Mumbai: A former rebel fighter and member of India’s “untouchable” caste is taking on caste-based discrimination with packaged foods that would have been regarded as impure just decades ago.
Chandra Bhan Prasad, 58, was born into the Dalit Pasi community of pig rearers in northern India, considered untouchable in the ancient Hindu social hierarchy. Prasad and his wife recently launched ‘Dalit Foods’ online to sell spices, pickles and grains.
“I was born impure. But I have the right to sell pure,” Prasad said by phone from his office in New Delhi.
“I grew up with segregation and untouchability, but India has changed. I want to see how those who are born pure respond to my offering,” he told the Thomson Reuters Foundation.
India banned caste-based discrimination in 1955, but centuries-old attitudes persist, and lower-caste groups including Dalits are among the most marginalised communities.
Dalits were barred from public places including temples and water tanks frequented by higher-caste Hindus. Many higher-caste Hindus considered food cooked or served by Dalits to be impure.
It is this custom that Prasad is taking aim at.
Dalit Foods sells a small range of spices and grains, including chilli powder, turmeric powder, mango pickle, barley flour and lentils. More products will be added, Prasad said.
For three years, Prasad was a fighter with India’s Maoist insurgency that claims to fight for the rights of poor farmers and landless indigenous people. He became a Dalit campaigner and a champion of economic empowerment to end caste bias.
He became interested in food after three members of his family died of cancer.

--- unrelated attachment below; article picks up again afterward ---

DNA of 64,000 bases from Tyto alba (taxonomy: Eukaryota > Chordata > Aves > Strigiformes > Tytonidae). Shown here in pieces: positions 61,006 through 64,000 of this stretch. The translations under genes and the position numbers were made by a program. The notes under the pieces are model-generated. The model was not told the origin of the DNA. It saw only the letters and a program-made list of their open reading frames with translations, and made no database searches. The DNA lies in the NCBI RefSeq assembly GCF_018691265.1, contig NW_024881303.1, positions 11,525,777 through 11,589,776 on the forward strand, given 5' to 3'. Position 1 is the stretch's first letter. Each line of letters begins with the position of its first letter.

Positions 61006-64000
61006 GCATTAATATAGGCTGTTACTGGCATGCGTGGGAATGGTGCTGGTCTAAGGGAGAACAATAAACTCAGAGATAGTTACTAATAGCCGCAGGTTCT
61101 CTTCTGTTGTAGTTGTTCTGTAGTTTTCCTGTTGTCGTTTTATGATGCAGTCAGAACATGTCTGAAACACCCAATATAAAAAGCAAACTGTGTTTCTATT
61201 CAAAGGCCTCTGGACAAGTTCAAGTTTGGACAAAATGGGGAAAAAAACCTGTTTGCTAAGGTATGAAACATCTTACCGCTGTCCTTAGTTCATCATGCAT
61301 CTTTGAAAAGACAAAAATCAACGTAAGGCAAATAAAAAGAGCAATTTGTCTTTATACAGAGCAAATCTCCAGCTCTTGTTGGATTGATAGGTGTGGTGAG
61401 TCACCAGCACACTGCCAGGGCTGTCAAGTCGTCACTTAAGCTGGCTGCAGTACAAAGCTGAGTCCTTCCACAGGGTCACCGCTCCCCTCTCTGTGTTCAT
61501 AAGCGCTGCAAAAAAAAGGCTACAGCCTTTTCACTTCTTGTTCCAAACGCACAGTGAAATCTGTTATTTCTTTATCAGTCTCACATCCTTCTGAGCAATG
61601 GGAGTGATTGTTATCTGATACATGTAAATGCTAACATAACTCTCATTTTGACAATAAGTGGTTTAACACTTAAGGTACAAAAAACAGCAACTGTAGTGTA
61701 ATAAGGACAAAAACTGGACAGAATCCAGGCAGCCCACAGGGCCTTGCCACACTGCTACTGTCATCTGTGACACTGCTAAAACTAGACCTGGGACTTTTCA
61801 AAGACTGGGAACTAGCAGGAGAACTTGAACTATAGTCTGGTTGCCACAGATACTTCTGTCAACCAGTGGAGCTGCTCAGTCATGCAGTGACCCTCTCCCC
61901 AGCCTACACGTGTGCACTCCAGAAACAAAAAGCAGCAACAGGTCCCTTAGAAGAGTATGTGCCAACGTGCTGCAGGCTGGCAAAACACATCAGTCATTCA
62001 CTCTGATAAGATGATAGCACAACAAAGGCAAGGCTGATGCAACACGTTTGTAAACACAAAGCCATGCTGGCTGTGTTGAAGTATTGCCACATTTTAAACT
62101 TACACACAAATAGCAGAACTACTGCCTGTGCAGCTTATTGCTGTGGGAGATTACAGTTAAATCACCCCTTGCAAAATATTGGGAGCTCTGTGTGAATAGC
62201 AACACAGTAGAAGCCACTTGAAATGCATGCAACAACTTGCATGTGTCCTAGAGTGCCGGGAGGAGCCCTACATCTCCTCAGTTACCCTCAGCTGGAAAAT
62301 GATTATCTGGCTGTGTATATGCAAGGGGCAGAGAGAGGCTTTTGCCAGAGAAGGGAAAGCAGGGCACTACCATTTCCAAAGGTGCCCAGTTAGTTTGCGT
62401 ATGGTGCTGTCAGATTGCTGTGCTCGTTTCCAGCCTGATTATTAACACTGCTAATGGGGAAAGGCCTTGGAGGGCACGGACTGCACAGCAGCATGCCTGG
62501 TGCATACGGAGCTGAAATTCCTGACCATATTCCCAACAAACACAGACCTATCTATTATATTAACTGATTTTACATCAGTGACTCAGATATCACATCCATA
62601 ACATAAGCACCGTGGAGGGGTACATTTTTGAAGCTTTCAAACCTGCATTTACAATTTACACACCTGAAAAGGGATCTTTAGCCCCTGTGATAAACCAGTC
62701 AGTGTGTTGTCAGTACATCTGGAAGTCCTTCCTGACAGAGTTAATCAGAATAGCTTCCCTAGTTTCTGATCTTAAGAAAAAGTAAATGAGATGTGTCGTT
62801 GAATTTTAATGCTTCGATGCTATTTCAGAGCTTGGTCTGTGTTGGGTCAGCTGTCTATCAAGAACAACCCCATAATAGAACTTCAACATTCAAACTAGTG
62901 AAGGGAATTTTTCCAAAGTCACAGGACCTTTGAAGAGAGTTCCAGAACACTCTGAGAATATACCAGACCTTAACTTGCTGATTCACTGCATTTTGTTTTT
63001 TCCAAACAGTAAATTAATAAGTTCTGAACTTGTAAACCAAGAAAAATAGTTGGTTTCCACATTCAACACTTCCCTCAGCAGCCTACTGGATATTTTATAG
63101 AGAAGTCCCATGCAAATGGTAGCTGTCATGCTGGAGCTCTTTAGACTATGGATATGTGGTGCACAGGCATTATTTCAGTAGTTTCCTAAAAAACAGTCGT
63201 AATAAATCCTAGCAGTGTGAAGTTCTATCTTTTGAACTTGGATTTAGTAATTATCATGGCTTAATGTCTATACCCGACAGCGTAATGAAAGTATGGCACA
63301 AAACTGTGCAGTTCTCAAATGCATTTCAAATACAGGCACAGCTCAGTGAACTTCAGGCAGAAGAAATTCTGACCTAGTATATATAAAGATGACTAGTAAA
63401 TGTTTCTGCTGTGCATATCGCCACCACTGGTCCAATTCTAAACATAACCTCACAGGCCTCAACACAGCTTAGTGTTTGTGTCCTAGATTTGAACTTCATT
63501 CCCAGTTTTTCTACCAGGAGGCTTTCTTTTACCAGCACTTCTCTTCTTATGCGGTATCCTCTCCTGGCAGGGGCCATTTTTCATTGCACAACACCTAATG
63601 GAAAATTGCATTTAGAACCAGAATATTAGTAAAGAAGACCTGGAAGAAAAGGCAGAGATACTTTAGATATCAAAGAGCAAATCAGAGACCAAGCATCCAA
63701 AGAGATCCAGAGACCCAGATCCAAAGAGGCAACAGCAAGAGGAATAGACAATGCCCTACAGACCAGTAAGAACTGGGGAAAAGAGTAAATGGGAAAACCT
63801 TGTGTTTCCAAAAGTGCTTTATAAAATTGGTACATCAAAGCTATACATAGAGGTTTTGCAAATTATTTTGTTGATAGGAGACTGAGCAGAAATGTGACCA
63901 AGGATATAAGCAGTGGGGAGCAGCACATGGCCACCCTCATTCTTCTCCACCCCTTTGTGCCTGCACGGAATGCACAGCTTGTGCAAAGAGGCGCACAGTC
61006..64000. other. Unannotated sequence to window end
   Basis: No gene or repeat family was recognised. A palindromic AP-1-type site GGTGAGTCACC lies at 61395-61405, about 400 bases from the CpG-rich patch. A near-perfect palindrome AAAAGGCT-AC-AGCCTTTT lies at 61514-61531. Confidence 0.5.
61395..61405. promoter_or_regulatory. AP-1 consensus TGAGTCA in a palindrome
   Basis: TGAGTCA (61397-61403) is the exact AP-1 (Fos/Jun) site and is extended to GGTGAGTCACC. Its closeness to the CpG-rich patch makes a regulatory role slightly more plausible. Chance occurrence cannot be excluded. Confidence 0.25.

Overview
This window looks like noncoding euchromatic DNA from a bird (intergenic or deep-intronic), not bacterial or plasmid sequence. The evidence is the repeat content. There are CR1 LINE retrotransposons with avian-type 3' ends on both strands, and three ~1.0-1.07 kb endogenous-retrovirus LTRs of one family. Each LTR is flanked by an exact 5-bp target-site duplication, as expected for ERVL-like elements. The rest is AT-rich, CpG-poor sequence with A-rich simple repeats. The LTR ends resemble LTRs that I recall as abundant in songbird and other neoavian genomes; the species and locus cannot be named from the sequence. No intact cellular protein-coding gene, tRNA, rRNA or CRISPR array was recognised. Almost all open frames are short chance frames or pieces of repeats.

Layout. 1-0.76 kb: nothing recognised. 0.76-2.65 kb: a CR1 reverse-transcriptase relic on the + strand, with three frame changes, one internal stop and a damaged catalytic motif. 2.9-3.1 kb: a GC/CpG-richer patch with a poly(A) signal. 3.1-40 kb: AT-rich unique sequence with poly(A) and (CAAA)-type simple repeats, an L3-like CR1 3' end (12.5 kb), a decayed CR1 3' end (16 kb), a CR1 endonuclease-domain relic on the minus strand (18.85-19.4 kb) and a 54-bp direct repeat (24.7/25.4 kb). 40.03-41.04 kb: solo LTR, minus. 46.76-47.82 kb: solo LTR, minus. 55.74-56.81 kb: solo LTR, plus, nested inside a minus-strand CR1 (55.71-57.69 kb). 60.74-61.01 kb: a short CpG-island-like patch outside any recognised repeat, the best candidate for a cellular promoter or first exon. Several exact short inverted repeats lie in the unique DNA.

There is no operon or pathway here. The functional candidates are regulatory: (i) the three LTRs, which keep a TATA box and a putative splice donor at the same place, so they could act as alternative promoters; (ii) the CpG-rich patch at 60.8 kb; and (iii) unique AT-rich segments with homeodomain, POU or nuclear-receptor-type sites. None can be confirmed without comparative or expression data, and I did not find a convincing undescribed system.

“Food adulteration is a big problem, and is probably the biggest reason for our health problems today,” he said.
“And yet, I saw 80-year-old Dalits who were healthy and doing hard labour, largely because of what they were eating: pure, unprocessed food,” he said.
The domestic packaged food market is forecast to be worth $50 billion (Dh183 billion) by 2017 from about $32 billion last year, according to the Associated Chamber of Commerce and Industry of India.
Recent food-safety scares have led to greater awareness of adulteration.
While growing up, Prasad said he and others in his community were forced to eat coarse foods that were reserved for cattle and for servants. These included unpolished rice and millets.
“Millets were considered inferior food then. Today, they are called a superfood,” he said.
“We want to make Dalit foods like these popular,” he said.
A large hotel chain is buying Dalit Foods on a trial basis, and the number of customers — largely urban Indians — is rising, Prasad said.
Dalits are still often the targets of violence, with tens of thousands of crimes reported each year.
Last month, thousands of Dalits in Gujarat state pledged to boycott the dirty jobs traditionally thrust upon them in protest against the lynching of Dalit men by upper-caste Hindus.
“We have made a lot of progress, but Dalits are still not equal to the upper caste,” Prasad said.
“My business is a social experiment to see if India has really transformed, to see if people are willing to overcome their biases and customs for food that is pure,” he said.